The construction of a modern container port in capital city Kingstown will be the next major project undertaken by this Unity Labour Party administration, and will be the second largest capital project only to the Argyle International Airport.
This new port will be approximately 16 acres and will have a transformative effect on the economy of this country, and is likely to position us as a viable alternative trans-shipment hub in this region. The vision to construct this modern port to replace the existing infrastructure is all part of the broader vision for this country and the creation of a modern, competitive, many-sided, post-colonial economy that is at once local, national, regional and global. The fact that the government is at the point where the project has been launched is a remarkable story of resource mobilisation through funding agencies and other partnerships developed through our country’s pragmatic foreign policy. The involvement of our funding partners indicates unequivocally the level of confidence they have in the project as conceptualized, and they have shown this by the level of their commitment to the implementation of the project. For example, the Caribbean Development Bank has provided a loan of US$110 million to the project and this amount represents the largest single loan ever disbursed by the bank in its 50 years of existence.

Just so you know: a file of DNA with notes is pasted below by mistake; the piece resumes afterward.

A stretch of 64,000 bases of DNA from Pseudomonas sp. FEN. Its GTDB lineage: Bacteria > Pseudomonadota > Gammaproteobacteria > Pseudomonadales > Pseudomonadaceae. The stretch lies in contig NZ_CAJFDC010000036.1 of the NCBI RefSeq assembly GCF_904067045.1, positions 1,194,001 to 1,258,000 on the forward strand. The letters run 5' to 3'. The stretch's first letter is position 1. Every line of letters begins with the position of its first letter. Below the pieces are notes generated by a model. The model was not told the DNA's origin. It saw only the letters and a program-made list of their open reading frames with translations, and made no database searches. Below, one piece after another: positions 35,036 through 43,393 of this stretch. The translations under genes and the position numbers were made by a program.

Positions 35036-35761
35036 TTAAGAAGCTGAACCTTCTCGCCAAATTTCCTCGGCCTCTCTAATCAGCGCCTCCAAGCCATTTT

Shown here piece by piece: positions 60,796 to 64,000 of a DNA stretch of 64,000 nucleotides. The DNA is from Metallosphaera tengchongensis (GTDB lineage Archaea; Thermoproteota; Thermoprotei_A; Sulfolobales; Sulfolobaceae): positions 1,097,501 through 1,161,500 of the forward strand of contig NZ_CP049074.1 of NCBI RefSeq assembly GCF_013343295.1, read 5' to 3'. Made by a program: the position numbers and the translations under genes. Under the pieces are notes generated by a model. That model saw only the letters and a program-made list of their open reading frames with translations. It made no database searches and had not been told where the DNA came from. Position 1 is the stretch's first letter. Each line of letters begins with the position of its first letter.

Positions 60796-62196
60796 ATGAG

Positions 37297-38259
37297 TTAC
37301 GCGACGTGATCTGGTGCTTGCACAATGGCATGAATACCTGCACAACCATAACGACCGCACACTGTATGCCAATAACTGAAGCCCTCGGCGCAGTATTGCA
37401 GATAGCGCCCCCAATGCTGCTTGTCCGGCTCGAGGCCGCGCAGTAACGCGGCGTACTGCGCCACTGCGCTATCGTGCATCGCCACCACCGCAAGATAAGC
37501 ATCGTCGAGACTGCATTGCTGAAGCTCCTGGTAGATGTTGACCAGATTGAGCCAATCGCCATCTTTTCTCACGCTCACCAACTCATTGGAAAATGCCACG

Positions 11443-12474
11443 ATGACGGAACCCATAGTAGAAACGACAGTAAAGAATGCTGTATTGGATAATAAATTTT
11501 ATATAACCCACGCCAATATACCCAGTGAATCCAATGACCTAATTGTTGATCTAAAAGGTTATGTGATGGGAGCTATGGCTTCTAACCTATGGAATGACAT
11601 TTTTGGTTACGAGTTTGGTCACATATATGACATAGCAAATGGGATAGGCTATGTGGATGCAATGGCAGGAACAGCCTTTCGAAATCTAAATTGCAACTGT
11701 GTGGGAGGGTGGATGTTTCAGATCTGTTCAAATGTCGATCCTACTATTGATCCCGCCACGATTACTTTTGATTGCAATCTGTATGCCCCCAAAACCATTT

Likewise, the government of the United Kingdom, our long-standing development partner and diplomatic ally, is providing a US$36 million-dollar grant towards this project, through its Caribbean Infrastructure Fund (UKCIF), and this represents the largest payout by this program in the Caribbean. As remarkable as this is, an even more amazing story lies in the manner in which this government has dealt with the individuals in the area who will be affected by the construction of the cargo port.
Two sets of individuals: the families and individuals who lived on the waterfront and the fisherfolk and small shop owners based in that area were offered significant support by the government who required that these individuals relocate their homes and/or business operations.